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my son will soon be asking questions, HELP?

My son has never met his father, doesnt even realize he has one.He has started kindergarten this year and has since decided that something is off.He has asked a few questions but i try to brush it off in hopes he will 4 get.I am not sure what i am going to say to him. I do not want him to feel like he is a odd ball???? help me!!!!!

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itainteasy25

Asked by itainteasy25 at 3:07 PM on Sep. 4, 2009 in School-Age Kids (5-8)

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Answers (8)
  • BE BLUNT its the best thing even if he doesnt understand.. tell him u will keep explaining it and when hes old he will understand
    Anonymous

    Answer by Anonymous at 3:10 PM on Sep. 4, 2009

  • HONEST, BE HONEST AND BRING IT DOWN TO HIS LEVEL OF UNDERSTANDING.
    older

    Answer by older at 3:12 PM on Sep. 4, 2009

  • Just tell him that some families have both a mommy and a daddy, some only have a daddy, and some only have a mommy. You are a family that only has a mommy. Don't talk bad about his father, just try to tell him that his father can't be a part of your family because of _________ .


    Does the father know he has a son? Was the father around at all when your son was an infant? Are you in contact with the father? If you are, and he knows he has a son, you might want to let him know that his child is starting to become curious as to his whereabouts, and see if he is ready to start a relationship with his child now.
    CarolynBarnett

    Answer by CarolynBarnett at 3:12 PM on Sep. 4, 2009

  • A relationship with his father at this point is a big NO. he was around for a lil while but moved out of state and havent seen or heard from him in 5 yrs. He is a very irresponsible person and i would not trust him with my child at all......
    itainteasy25

    Answer by itainteasy25 at 3:19 PM on Sep. 4, 2009

  • School does suck in that department. My dd never cared much about spending time with her father 16 hours a month, until she got into school and the other kids had dads who showed up to field trips and were really involved with their kids. Plus I then had the problem of why aren't you and my daddy together. Everybody else has a daddy and a mommy at home. She now after 4 years spends one night every other week with her father. But I learned to be completely honest with them. Becuase otherwise you are going to get the blame for everything> her counselor told me when she was 5 that she was old enough to know the truth and leave it at that. To answer honestly anything she asks about it. I know mine is different because my dd knows her father, but she still knows the truth that he doesn't want her more than he gets her. And now he has stopped his weekends. So she now has to hear the truth that he doesn't want her on the wkens.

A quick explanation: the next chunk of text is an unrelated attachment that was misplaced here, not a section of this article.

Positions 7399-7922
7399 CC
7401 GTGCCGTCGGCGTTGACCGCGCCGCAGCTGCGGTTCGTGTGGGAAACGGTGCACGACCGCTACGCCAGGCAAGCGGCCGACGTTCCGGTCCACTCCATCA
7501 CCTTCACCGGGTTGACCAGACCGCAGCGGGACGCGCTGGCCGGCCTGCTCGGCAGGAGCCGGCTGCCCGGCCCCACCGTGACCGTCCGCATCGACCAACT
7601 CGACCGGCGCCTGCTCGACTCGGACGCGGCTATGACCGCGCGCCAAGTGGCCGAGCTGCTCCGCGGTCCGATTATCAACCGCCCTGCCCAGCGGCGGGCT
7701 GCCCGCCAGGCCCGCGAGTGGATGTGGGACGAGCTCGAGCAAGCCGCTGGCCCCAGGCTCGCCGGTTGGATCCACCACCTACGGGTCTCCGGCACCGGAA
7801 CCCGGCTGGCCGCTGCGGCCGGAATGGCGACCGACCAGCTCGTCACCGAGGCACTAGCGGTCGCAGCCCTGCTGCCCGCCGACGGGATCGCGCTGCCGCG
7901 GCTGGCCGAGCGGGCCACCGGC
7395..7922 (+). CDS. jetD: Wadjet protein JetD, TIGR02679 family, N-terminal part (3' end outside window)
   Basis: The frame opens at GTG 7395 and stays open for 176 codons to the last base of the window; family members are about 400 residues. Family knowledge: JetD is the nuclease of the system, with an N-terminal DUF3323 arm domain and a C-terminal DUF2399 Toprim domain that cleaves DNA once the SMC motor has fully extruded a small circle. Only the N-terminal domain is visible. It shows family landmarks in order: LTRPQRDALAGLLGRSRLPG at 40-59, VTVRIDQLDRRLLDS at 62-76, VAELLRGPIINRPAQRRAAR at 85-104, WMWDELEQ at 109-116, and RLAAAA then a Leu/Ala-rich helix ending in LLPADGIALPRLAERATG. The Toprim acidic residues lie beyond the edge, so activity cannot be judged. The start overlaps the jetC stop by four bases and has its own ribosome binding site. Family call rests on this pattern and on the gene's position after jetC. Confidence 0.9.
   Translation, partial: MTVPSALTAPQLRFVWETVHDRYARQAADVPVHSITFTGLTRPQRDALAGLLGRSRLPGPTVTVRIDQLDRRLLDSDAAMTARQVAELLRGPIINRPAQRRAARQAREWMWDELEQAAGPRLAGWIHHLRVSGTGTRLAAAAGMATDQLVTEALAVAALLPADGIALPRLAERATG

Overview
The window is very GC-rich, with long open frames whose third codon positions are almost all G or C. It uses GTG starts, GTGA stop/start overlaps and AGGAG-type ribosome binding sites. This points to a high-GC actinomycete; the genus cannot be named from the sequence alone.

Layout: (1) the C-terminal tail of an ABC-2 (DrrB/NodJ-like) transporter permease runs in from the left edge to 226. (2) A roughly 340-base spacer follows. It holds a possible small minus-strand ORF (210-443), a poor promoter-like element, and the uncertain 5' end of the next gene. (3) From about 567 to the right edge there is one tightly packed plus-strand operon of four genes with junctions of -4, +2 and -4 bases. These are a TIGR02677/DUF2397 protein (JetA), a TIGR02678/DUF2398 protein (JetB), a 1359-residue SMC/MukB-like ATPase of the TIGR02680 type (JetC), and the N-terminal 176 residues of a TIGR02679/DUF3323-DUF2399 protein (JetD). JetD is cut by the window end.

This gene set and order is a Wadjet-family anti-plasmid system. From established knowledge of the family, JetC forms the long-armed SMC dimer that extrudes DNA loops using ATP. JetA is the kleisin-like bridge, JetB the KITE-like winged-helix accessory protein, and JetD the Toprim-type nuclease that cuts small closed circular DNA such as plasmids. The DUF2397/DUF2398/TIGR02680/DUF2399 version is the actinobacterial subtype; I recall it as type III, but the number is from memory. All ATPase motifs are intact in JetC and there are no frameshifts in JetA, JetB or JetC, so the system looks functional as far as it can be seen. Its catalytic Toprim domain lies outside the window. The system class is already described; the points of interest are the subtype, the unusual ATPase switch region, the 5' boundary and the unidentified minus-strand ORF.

suzyb1980

    Answer by suzyb1980 at 3:22 PM on Sep. 4, 2009

  • Be honest but age appropriate. Don't say anything negative about his father. Speak openly and honestly about anything that he asks you. But like i said before make it age appropriate.
    Anonymous

    Answer by Anonymous at 3:39 PM on Sep. 4, 2009

  • I agree that you should be honest and not be negative about his father. If you have a picture to show him that would be great. If he ask why his daddy's not around be honest. "he wasn't ready to be a daddy but you are so lucky that you have a mommy and (insert family members here) that love you so much!" You can elaborate when he gets older.
    I think the reason people say not to talk neg. about the father is that the child no matter what feels that his daddy is great and you talking bad about him makes you the bad guy not him. When the child is old enough he will be able to figure out on his own what kid of 'father' his father really was.
    But_Mommie

    Answer by But_Mommie at 8:27 PM on Sep. 4, 2009

  • I like that way of explaining some families have a mommy and daddy some just a mommy and some just a daddy...
    Maybe he has an uncle or maybe a close family male friend who he can bond with ?

    I know our schools here have programs for kids who's parents are split up, which might help him understand better about different families. We also have big brother programs where they get a male role model for children to bond with... if and when the time comes he would need one?

    I'm sure there are allot more kids than you realize who are in a similar situation... I wouldn't worry to much.... just answer his questions honestly in a way he can understand so he'll be able to answer questions his new friends are asking. I know by experience that whatever you say he will repeat to others so keep it very positive!!
    Anonymous

    Answer by Anonymous at 11:22 PM on Sep. 4, 2009

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